One of the things that was bugging me about this blog just before that breather, was the number of TV shows/movies/books I was talking about/reviewing (not that many of these are real reviews, just blurbs) about. But it's something to talk about, and I've been told they're occasionally helpful. So I'm going to restrict myself to a weekly (maybe bi-weekly) post about some of the movies I've watched over the past week--unless there's something mind-blowingly great or so freakishly horrific that I think warrants it's own post. I do not promise that these are exhaustive lists of what I've watched, for those keeping score at home, there's one movie I watched last week that I'm reticent to admit I've seen in public.*

First up is Kenny, a tremendously funny, very endearing film about a portaloo** plumber. Kenny's one of seemingly ever-increasing number of mockumentaries. It's so well made, however, I kept forgetting that it wasn't a documentary about a very real person. Kenny is an everyman of sorts, fairly content with his lot in life, who has a certain pride in his work--which is unfathomable to just about everyone he comes into contact with--clients and family, particularly the latter. Whether addressing the camera or those he interacts with, Kenny comes across as a genuinely nice guy with a decent dose of common sense and a very quick wit.

The comedy kicks into high-gear when his employer (Splashdown) sends him to the International Pumper and Cleaner Expo in Nashville, TN (Kenny refers to it as "Poo HQ"). Kenny just wanders around and riffs on the exhibits and products. But there is a real story here, it's not just a collection of toilet humor (pun intended), and one with a lot of heart.

Grade: B+/A-

The Life of David Gale wasn't as bad as I thought it would be, and while it wasn't shy about it's anti-capital punishment agenda, there was enough of a plot that you could ignore it. Not a fantastic plot, but a decent one. Here's the set-up, reporter Kate Winslet is assigned to interview David Gale (Kevin Spacey), a former professor/anti-capital punishment activist, in the days before he's executed by the state of Texas for a rape/murder. Gale claims to have been framed, of course, and Winslet soon finds herself in a race to find the framer(s) before he's executed.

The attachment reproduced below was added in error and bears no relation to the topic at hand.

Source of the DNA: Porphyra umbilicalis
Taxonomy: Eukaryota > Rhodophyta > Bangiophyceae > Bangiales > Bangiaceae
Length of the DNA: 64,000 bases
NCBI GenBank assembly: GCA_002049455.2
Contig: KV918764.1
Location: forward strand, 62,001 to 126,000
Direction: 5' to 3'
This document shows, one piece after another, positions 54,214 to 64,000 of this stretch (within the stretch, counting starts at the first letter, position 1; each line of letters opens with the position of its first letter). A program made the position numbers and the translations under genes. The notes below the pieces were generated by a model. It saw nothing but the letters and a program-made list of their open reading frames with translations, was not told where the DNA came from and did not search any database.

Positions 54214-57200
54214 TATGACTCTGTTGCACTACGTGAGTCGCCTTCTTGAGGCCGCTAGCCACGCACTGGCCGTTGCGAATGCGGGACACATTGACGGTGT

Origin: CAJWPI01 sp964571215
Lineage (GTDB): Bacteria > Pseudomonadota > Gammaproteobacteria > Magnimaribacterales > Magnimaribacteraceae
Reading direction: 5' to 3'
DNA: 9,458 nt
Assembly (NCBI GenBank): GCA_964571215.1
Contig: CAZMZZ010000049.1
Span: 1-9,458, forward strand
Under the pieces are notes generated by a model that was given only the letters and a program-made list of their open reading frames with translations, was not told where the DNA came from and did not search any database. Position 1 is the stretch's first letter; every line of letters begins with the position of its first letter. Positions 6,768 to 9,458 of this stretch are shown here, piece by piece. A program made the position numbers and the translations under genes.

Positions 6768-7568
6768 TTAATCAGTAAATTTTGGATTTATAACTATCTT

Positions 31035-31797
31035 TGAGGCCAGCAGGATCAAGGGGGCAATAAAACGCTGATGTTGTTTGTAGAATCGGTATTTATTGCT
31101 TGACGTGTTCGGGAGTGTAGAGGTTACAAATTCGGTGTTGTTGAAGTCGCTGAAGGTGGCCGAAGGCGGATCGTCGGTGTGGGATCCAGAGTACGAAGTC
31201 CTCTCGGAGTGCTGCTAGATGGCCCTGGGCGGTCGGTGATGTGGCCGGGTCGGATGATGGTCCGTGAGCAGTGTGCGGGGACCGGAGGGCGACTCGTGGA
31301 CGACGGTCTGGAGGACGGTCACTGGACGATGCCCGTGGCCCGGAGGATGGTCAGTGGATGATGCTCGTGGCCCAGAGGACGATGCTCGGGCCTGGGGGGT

It's a decent movie, with a can see it coming a mile-away "shocker" ending. Not the best work I've seen from Spacey, Laura Linney, or Winselt--it's probable that it's the best I've seen from Rhona Mitra, who was able to hide her accent capably. A good way to kill a couple of hours, but little more.

I toss this out for those who've seen it: Roger Ebert said in his review, "I am sure the filmmakers believe their film is against the death penalty. I believe it supports it and hopes to discredit the opponents of the penalty as unprincipled fraudsters." Which made me happy to see I wasn't alone in thinking this. What did you think?

Grade: C

I only sat through 1408 because it was on at work, and I had little choice. Not a horrible horror flick, and Cusak owns the screen throughout as a skeptical writer who's out to debunk a myth about a haunted room. Really not sure why he agreed to this (other than to help fund some of his smaller, worthy, projects). Not terribly bad for a horror flick--overly gross, a few legitmate thrills, and the plot does move in a few unexpected ways. Samuel L. Jackson is capable the few moments he's on screen, and the movie does answer the question I'm sure someone has long been asking, "How would Mary McCormack look with brown hair?"

Grade: B- (a lesser actor than Cusak would've earned it a C- at best)

Lastly, we have Inkheart, based on what I'm told is a really good novel about a man who's able to bring characters/things from books to life just by reading aloud. Fraser (the reader in question) has to use his ability to save his family (and the world) from some escaped fictional villains.

It was a fast-paced movie that tried really hard to be great. The book's obvious love of words, novels, and the realm of the imagination are on fully display for every viewer (which is just a little like "a free ride when you've already paid"). This is one you can sit down and watch with the kids (and you'd probably be better off doing so than watching alone).